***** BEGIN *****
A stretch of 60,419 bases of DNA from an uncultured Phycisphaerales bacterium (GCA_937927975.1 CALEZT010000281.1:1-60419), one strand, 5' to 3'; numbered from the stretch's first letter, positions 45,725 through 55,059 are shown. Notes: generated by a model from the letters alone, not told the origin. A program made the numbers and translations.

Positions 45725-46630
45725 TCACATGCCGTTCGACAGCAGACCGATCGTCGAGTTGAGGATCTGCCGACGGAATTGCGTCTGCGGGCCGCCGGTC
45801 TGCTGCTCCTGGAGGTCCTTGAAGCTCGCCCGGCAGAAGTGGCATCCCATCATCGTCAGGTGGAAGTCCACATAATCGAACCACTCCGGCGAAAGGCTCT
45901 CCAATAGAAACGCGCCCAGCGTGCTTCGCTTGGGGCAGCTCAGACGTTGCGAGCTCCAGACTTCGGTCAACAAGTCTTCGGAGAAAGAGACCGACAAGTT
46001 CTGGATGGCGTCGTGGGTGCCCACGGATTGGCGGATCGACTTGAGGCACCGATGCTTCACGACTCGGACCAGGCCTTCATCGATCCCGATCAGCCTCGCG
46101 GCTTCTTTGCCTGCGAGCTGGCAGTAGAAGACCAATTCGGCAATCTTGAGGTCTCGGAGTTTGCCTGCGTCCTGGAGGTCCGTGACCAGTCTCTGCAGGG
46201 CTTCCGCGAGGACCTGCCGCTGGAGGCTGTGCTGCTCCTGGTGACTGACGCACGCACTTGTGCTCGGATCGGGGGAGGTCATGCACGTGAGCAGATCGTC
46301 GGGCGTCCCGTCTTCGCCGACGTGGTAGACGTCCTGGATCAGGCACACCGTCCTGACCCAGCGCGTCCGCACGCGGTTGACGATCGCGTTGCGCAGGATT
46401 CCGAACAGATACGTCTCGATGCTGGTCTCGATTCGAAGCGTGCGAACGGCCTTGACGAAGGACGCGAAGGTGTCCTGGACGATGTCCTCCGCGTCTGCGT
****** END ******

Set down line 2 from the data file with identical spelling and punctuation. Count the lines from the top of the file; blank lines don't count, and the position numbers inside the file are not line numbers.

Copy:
Positions 45725-46630